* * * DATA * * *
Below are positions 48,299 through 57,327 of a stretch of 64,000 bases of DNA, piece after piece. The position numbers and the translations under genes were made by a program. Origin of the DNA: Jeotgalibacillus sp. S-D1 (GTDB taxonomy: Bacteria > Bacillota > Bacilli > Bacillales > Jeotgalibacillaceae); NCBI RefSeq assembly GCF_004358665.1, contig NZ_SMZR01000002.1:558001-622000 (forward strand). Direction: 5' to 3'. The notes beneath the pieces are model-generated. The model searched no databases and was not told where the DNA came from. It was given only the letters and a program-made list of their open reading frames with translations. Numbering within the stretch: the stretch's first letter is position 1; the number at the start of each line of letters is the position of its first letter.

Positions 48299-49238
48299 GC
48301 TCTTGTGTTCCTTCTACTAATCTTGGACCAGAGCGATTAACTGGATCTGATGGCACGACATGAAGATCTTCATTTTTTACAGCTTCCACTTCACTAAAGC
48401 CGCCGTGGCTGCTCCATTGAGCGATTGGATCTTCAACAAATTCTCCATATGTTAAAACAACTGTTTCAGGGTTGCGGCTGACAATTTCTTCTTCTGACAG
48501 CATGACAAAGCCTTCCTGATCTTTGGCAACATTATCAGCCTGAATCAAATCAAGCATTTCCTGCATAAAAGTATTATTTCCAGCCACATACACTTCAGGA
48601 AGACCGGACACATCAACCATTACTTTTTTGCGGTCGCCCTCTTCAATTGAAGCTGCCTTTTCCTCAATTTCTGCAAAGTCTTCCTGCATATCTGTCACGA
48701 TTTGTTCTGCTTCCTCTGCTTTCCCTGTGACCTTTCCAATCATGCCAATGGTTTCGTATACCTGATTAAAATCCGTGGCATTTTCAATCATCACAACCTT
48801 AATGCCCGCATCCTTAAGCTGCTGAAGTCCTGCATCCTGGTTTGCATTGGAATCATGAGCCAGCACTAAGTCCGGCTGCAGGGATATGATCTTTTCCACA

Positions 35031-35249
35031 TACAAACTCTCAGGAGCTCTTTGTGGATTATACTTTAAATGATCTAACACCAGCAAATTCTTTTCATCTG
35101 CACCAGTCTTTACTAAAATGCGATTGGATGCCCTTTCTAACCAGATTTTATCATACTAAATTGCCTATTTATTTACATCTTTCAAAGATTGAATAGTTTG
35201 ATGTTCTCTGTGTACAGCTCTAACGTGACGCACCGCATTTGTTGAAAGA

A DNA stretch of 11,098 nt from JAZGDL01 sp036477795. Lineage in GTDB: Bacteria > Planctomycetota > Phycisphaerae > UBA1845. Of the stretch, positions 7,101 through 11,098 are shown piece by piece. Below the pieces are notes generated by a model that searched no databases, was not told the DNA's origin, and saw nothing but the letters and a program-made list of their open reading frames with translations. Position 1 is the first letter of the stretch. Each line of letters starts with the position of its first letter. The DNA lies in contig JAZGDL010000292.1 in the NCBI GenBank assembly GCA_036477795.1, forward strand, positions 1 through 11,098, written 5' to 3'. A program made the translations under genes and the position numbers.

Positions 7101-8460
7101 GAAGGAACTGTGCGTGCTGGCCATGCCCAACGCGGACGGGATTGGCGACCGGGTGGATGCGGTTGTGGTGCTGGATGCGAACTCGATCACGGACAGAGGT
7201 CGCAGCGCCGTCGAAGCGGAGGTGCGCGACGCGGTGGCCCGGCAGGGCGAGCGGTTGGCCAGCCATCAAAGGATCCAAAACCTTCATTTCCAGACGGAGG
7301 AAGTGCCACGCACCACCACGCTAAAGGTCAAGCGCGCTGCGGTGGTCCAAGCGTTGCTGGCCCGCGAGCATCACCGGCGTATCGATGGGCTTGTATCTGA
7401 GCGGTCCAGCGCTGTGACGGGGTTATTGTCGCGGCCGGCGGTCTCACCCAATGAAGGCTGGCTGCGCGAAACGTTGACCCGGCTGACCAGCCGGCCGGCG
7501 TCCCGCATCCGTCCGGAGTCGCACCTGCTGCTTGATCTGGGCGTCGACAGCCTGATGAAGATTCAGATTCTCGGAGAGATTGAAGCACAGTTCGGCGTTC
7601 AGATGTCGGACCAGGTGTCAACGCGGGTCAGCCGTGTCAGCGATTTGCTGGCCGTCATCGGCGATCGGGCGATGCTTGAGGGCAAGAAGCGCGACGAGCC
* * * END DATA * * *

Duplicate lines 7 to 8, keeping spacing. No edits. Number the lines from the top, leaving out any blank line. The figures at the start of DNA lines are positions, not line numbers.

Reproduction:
48601 AGACCGGACACATCAACCATTACTTTTTTGCGGTCGCCCTCTTCAATTGAAGCTGCCTTTTCCTCAATTTCTGCAAAGTCTTCCTGCATATCTGTCACGA
48701 TTTGTTCTGCTTCCTCTGCTTTCCCTGTGACCTTTCCAATCATGCCAATGGTTTCGTATACCTGATTAAAATCCGTGGCATTTTCAATCATCACAACCTT